Leyland woman's Christmas shoe box appeal to help abandoned cats and dogs
Loretta Whiteley (54), who created a Facebook group called Animal Issues Leyland, has asked its members to donate shoe boxes filled with items like treats, toys, blankets, collars and bags of food.
She will collect them until early December when they will be given to cats and pooches living in rescue centres, as well as military dogs serving overseas.
Loretta, of Moss Side, said: "At Christmas we make a big deal of it in my house and our dogs are running around like kids playing with wrapping paper. There are more presents for the dogs than the humans!
"But in the shelters, there are dogs and cats that deserve to be loved and have a home. I couldn't live with myself knowing they were in rescue centres without the kind of enjoyment my pets have on Christmas Day."
Colin Johnson, business development manager of T. Forrest & Sons Ltd, Salmesbury, has pledged to donate items to help meet Loretta's target of 100 boxes.
"They have been amazing," she said. "It's mind-blowing how this little town comes together."
Loretta is running the appeal through Animal Issues Leyland, which celebrated its first birthday last month.
"I think how the community has pulled together online is brilliant, I really do. You see so many things on social media like 'a scumbag has broken into my car' and I think people can be too quick to criticise online. I'm guilty as charged - I've been there and done that too.
"But I think the animal group is a true reflection of the community spirit in Leyland. The town is filled with absolutely amazing people."
When a puppy was found buried alive in a field off Shaw Brook Road behind Worden Park in April, the group rallied round to support a fund-raiser in aid of Shiloh's Appeal. They, along with members of The Leyland Hub, smashed Loretta's £200 target to plant a memorial tree in honour of the puppy, who later died of his injuries.
The fund-raising total was a fantastic £1,300, with the leftovers being split between 11 good causes, including Homeless Hounds, Leyland Hedgehog Rescue, Chorley Hedgehog Rescue, Rochdale Dog Rescue, Harvey's Army and Winston's Wheels (a national charity making wheelchairs for disabled dogs). Donations were also given to individuals who needed help to cover huge vet bills or end-of life care for fostered pets.
"The case of the puppy buried alive was a genuine horror," Loretta said.
"My Yorkshire Terrier Cross was sitting on my knee when I read that report and it was so emotional. He looked up at me and it broke me. I was inconsolable. My dog was found in a shallow grave with tape around his mouth and paws and I thought, that puppy could have been him.'
Loretta, who also has a rescued snake and two more pooches, said the group had exceeded its target within 48 hours of launching the mission.
She added: "The generosity of people in the town blew me away. A pensioner gave me money and she shouted at me as I said I wouldn't take it at first!"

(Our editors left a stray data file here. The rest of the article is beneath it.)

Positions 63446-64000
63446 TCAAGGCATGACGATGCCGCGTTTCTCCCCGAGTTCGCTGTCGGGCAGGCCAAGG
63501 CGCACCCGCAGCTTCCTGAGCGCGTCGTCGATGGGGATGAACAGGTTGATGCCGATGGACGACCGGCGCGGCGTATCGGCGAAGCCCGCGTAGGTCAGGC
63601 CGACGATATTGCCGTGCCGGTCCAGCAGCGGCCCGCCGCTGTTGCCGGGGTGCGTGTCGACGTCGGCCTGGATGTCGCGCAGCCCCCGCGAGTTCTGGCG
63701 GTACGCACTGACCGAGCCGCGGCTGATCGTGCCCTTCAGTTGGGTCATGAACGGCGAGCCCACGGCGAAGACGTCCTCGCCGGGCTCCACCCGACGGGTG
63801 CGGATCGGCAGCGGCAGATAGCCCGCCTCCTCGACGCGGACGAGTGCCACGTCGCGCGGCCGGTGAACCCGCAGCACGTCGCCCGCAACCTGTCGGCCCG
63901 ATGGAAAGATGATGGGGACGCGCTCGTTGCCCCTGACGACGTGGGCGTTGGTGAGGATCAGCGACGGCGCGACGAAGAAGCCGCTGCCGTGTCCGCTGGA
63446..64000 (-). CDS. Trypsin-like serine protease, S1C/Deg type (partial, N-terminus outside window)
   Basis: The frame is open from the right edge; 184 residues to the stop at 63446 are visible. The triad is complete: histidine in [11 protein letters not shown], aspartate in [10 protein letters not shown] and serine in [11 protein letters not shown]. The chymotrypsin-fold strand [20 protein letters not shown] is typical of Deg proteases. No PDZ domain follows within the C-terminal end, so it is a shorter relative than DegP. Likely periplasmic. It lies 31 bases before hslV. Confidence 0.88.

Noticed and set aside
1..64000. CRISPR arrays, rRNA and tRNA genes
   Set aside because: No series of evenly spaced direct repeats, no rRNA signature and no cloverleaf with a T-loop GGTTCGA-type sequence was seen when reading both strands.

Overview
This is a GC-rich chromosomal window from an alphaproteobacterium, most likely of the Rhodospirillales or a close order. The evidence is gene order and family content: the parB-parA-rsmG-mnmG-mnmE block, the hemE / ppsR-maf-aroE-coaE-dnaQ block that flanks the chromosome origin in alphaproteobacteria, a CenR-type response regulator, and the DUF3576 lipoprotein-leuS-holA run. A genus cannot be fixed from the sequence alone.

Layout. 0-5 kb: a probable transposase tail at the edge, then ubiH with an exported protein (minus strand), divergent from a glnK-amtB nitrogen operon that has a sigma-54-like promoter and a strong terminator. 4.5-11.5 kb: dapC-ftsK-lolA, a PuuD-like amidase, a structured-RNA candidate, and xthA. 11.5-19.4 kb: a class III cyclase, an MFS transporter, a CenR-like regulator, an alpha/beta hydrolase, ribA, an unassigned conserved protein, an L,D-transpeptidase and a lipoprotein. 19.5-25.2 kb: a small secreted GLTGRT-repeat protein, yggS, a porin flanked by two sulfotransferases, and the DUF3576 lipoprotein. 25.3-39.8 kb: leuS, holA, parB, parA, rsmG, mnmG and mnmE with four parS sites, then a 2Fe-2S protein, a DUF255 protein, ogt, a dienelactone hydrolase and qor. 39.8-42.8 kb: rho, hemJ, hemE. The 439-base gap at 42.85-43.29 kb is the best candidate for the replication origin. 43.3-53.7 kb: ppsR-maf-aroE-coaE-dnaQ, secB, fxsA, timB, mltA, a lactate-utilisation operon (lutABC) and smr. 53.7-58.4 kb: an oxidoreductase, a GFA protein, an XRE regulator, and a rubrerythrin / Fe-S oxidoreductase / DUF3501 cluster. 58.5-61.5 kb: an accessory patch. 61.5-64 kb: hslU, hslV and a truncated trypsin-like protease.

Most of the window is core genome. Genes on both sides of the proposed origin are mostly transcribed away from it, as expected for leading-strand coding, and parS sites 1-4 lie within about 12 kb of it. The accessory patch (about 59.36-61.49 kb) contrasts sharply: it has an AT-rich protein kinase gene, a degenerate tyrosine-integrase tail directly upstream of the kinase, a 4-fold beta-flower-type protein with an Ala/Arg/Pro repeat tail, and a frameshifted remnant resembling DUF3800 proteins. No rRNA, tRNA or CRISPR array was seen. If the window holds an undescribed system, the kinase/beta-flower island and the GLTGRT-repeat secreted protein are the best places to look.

The animal lover set up the page to help tackle dog issues in the area and it now has more than 700 members, some of which are professional groomers, dog trainers and dog walkers who can offer general practical advice on topics like flees, worming and nutrition.
"It's grown from there into quite a little family, with people helping to look for lost cats and dogs," said Loretta, who has previously volunteered for the charity Dobermann Rescue Ltd while living in Surrey.
"I think social media is a wonderful thing but it's also dangerous because of trolls and keyboard warriors. But we police posts quite well and always verify charities we support by making sure they're registered.
"It's a powerful tool and allows us to reach a lot of people. If we are asked a question, we have a lot of resources and can direct people towards support.
"If we do put a shout out on Facebook, say about a lost pet, my phone goes ping, ping, ping. It's banging away as soon as an appeal goes live and my husband says, 'Oh you must have put something on social media.
"I didn't expect it to take off as much as it did. We struggle to keep up with the number of member requests and half expected people to have a noisy and then leave the group but it's surprising how people stick around, so I say, let's as a community get out there and do some good.
"Quite a few people have made friends through the group and go for walks with their dogs. It's not just about animals, it's about people too and friendships have blossomed."
Members even support each other when someone's animal dies and Loretta is now looking to find a pet bereavement counsellor to help members of the group when they lose a pet.
"If someone doesn't have one, they often don't understand the grief you can feel. I have my dogs' ashes and a gallery of photos of them in a corner of the house. People think I'm bonkers," she said.
"You can tell when someone has bad news, or their pet has had to be euthanised. I've seen men on their knees sobbing. It breaks my heart and I don't know how to support them. It's such a personal thing: the bond between a person and their pet. It's completely different emotionally to the bond between a person and their family.
"I look at my dogs and all I can see in their eyes is pure unconditional love. As long as you feed and walk them, they don't want anything else but love. They don't recognise borders or countries. I look at them and think, 'what have I done to deserve you?'"
If you would like to drop off a shoe box or donate items in your area, please contact the following people on Facebook: Moss Side - Loretta Whiteley or Myerscough Vets Dunkirk Lane; Farington - Bev Louise or Laura Swarbrick; Broadfield - Lisa Hocking or Sam Bentzen-Villaggio; Mendip Road - Ruth-Daisy; The Golden Ball pub, Longton - Chris Wilson; Penwortham - Annabel Cookson.